“We get only one chance to make the most of our calling.”
Life is No Joke, No Laughing Matter!
“Mourning motivates a person toward sober contemplation of his own mortality, which tends to affect the wellspring of our thoughts, words, and conduct effectively and positively. The wellspring of conduct is the heart, which is why “heart” is mentioned four times in these verses.”
Matthew 15:18-19 “But the things that come out of the mouth come from the heart, and these things defile a man. 19For out of the heart come evil thoughts, murder, adultery, sexual immorality, theft, false testimony, and slander.”
“Dr. Ernest Becker, made this telling comment, confirming what the Bible clearly states: “The idea of death, the fear of it, haunts the human animal like nothing else; it is the mainspring of human activity—activity designed largely to avoid the fatality of death, to overcome it by denying in some way that it is the final destiny for man”
Author Susan Sontag wrote, “Death is the obscene mystery, the ultimate affront, the thing that cannot be controlled. It can only be denied.” Our language of death clearly shows society’s attempts to soften, hide, or even deny it by using euphemisms, such as calling the dead person “the departed” or by saying that he “passed away” or “is not with us anymore.” This is done to avoid saying the words “death” or “dead.”
1 Corinthians 2:9-10 Rather, as it is written: “No eye has seen, no ear has heard, no heart has imagined, what God has prepared for those who love Him.” 10But God has revealed it to us by the Spirit. The Spirit searches all things, even the deep things of God. 11For who among men knows the thoughts of man except his own spirit within him? So too, no one knows the thoughts of God except the Spirit of God.”
“God deals with it in His Word by showing that it is best for us to deal with it directly. This allows us to understand more fully that death is indeed the way of all flesh and to lay it to heart, shifting the balance of our thoughts about its reality toward more serious thinking on it.”
“God is saying that sorrow tends to make us better people.”
“Martin Luther also made an insightful observation on preparing for death: “It is good for us to invite death into our presence when it is still at a distance and not on the move.” The time to learn about rock climbing is not when hanging from the edge of a precipice but well before starting up the side of the cliff. It seems, though, that many do most things on the spur of the moment, a practice that is not good, especially concerning something like death that absolutely no one escapes.”
2 Corinthians 7:8-11 “(8) For even if I made you sorry with my letter, I do not regret it; though I did regret it. For I perceive that the same epistle made you sorry, though only for a while. (9) Now I rejoice, not that you were made sorry, but that your sorrow led to repentance. For you were made sorry in a godly manner, that you might suffer loss from us in nothing. (10) For godly sorrow produces repentance leading to salvation, not to be regretted; but the sorrow of the world produces death. (11) For observe this very thing, that you sorrowed in a godly manner: What diligence it produced in you, what clearing of yourselves, what indignation, what fear, what vehement desire, what zeal, what vindication! In all things you proved yourselves to be clear in this matter.”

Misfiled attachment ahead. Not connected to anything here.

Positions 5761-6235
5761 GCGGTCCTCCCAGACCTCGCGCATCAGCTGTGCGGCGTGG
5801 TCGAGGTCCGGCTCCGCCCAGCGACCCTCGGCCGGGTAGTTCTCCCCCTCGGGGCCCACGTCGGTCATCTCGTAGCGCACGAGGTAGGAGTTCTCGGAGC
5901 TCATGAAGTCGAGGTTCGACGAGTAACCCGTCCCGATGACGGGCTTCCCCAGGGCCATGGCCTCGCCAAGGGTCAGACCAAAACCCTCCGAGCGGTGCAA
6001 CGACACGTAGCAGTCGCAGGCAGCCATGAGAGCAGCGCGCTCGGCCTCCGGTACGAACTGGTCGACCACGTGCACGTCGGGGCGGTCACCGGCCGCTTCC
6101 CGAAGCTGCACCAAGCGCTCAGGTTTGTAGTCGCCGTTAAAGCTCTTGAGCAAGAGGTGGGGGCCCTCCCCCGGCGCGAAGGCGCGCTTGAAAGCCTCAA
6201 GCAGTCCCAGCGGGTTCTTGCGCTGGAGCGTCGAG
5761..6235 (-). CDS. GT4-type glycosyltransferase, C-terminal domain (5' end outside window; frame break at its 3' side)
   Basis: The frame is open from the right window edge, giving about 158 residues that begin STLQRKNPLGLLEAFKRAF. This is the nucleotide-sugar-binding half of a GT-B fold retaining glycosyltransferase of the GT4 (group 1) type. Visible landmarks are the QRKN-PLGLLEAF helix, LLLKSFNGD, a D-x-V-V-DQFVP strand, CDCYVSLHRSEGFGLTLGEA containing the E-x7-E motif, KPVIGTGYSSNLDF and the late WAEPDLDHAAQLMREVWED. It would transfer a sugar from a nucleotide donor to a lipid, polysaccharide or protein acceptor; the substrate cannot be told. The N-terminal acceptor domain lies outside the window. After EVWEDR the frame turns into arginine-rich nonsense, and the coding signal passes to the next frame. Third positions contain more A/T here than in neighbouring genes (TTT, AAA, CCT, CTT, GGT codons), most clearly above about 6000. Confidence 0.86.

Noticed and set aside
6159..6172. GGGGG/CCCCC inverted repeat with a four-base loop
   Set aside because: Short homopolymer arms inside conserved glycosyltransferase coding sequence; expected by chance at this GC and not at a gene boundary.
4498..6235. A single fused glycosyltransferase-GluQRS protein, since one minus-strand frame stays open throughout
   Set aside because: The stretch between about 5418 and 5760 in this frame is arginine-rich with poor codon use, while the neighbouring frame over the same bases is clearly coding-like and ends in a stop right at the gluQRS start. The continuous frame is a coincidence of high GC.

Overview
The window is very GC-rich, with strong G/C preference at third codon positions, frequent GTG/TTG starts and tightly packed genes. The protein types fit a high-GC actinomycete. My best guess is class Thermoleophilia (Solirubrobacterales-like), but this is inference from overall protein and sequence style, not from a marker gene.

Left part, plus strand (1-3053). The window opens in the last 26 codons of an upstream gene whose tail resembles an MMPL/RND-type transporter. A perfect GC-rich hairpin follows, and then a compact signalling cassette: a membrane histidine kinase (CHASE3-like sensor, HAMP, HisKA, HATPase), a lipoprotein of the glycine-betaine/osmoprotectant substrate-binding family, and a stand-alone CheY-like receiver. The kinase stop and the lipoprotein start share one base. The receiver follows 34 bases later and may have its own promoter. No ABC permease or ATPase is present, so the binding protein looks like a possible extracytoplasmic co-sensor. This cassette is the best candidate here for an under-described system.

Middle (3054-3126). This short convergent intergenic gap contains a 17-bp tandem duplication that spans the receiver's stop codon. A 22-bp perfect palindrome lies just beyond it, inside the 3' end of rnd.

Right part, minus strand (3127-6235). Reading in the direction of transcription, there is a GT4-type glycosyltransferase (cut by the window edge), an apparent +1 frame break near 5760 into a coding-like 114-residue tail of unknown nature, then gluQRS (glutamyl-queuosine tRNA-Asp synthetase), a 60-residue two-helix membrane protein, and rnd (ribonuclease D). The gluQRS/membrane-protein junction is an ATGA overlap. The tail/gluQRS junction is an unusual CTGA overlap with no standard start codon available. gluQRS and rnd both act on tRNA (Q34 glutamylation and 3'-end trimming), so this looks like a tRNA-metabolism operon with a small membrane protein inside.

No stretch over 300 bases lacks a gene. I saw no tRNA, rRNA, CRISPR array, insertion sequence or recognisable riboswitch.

2 Corinthians 7:10 “For godly sorrow produces repentance leading to salvation, not to be regretted; but the sorrow of the world produces death.”
“The result of a parent disciplining a child in a timely manner and in appropriate measure is a good illustration. Is not some measure of pain and its accompanying sorrow inflicted? Proverbs frequently tells us to spank our children. Why? Is not it to produce the sorrow of separation from one who is loved to accomplish a change in attitude and behavior?
God is saying through Solomon, then, that sorrow—in a morally and ethically beneficial way in which laughter cannot—penetrates and influences the heart, the very center of our being and from which conduct flows. So important is godly sorrow that II Corinthians 7:10 states, “For godly sorrow produces repentance leading to salvation, not to be regretted; but the sorrow of the world produces death.”
The second point Solomon touches on is that a person must prepare for his death (Ecclesiastes 7:1). That we will die is a reality. Especially during youth, we easily overlook the reality of approaching death as we focus on the present. More importantly, Ecclesiastes is written primarily for the benefit of the converted, which means we get only one chance to make the most of our calling. Thus, when we die, there is no changing our reputations from the reality of how they turned out to what they might have been. Proverbs 10:2 tells us bluntly, “Treasures of wickedness profit nothing, but righteousness delivers from death.”
The third element Solomon broaches is that we learn more from difficult times than from the times we would consider “good” (Ecclesiastes 7:2). We may not enjoy days of difficulty, but if we are seriously considering the consequences of our choices, we find that the difficult times force us to consider our ways and make corrections. “Fun,” on the other hand, influences us to remain as we are.